You ask for experience, but I won't share any. To do so would imply that I do have enemies and I firmly believe that there is no bridge too dilapidated to cross with compassionate, and open, communication. An enemy is simply your negative perception of another human being.  And negative perceptions are indicative of a weakness in the individual who holds them. Once I work through my own weaknesses, that 'enemy' will exist no longer.

      I will say that I have attempted to ensure that decisions and actions on my part do not reflect personal prejudice when dealing with others; especially those who perceive me as enemy.  I will always give the benefit of the doubt, until all doubt is gone. And this has always served me well in the end.

    3. Claire Evans profile image69
      Claire Evansposted 8 years agoin reply to this

      Sorry to keep it short and sweet but I believe it means do not seek revenge on your enemy.  Vengeance can poison the soul and can make people stoop to their enemy's level.

  2. ALL4JESUS profile image76
    ALL4JESUSposted 8 years ago

    We are all interconnected. If we hate our enemies, we hate ourselves. Hate destroys. Remember God is love.

    Humans are created in the image of God - the bible has taught us that.

    Hate is a barrier between us and God. We must pray for grace to forgive and the ultimate grace is to be able to love our enemies.

    1. Mark Johann profile image65
      Mark Johannposted 8 years agoin reply to this

      I am in to your insight. Thanks for sharing. This is also a great teaching to all.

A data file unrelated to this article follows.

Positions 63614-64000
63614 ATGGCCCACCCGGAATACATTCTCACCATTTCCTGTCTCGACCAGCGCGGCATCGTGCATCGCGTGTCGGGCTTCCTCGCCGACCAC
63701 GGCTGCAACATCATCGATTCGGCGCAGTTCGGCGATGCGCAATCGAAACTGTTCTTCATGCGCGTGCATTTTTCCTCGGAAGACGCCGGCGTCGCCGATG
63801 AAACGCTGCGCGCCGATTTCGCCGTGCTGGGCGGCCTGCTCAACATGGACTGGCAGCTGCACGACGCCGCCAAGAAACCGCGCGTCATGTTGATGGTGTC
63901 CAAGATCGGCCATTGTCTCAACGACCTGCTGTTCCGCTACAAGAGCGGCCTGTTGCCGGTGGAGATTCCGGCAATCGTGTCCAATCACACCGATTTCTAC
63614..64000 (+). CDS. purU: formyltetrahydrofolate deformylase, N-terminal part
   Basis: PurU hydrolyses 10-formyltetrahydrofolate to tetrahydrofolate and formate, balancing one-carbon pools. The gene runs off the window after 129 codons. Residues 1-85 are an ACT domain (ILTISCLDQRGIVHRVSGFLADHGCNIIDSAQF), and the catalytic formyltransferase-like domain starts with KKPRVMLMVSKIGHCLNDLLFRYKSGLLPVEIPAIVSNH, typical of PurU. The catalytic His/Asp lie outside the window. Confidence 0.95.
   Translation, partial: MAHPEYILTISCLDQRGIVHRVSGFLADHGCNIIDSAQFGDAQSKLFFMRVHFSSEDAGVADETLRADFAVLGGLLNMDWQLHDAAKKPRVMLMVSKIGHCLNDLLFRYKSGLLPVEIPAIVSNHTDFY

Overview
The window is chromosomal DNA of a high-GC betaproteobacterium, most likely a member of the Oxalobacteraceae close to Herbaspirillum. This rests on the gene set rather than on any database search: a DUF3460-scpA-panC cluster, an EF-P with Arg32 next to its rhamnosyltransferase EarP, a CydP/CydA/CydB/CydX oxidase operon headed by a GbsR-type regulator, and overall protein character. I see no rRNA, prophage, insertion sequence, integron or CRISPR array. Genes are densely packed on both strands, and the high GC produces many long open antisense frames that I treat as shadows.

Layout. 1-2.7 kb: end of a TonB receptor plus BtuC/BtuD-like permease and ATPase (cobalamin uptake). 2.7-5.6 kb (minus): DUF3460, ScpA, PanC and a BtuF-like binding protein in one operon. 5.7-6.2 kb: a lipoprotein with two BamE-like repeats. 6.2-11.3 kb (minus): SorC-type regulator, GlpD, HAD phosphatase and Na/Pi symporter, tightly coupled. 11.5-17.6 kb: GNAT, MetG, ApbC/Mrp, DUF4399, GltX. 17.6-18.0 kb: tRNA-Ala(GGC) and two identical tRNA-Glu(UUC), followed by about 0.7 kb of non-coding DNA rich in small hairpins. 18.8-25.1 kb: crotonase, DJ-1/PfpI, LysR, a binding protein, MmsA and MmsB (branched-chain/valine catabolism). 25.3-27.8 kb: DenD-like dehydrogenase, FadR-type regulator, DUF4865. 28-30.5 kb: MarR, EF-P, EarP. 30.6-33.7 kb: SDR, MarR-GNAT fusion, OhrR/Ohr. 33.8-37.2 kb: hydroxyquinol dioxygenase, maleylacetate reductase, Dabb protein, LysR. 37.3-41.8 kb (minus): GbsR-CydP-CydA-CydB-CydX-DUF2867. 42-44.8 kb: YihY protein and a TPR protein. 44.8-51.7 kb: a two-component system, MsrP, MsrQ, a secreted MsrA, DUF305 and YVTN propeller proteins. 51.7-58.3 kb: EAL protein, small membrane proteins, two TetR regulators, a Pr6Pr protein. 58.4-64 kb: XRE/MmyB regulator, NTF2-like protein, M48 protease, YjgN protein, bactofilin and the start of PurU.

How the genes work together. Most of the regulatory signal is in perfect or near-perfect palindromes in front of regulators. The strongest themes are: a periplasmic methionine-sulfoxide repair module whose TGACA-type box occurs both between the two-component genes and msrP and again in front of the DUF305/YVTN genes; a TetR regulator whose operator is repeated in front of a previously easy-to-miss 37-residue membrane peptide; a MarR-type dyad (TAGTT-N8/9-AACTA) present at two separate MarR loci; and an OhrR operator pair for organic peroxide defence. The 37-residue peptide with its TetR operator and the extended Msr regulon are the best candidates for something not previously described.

3. Paolocruz profile image60
    Paolocruzposted 8 years ago

    The best answers are already given. However, I'd still want to add my insights on this. I believe that He wants us not to hate anyone including our enemies. In the first place, hate will sure take its toll on us regardless if we express it or not, it will be taxing our self-esteem, our mood, and our relationships with the people around us.

  4. A Troubled Man profile image60
    A Troubled Manposted 8 years ago

    Funny how the Bible is full of things that God hates.

    1. profile image0
      Emile Rposted 8 years agoin reply to this

      Haha. That's cute, considering the thread. Love your enemy. I guess it could be said that maybe God hates everything about humanity, but loves humanity nonetheless.

      But, seriously. Don't take offense. I'm not attempting to turn your statement into anything you didn't mean.

    2. Paolocruz profile image60
      Paolocruzposted 8 years agoin reply to this

      Not to mention the killings and all. smile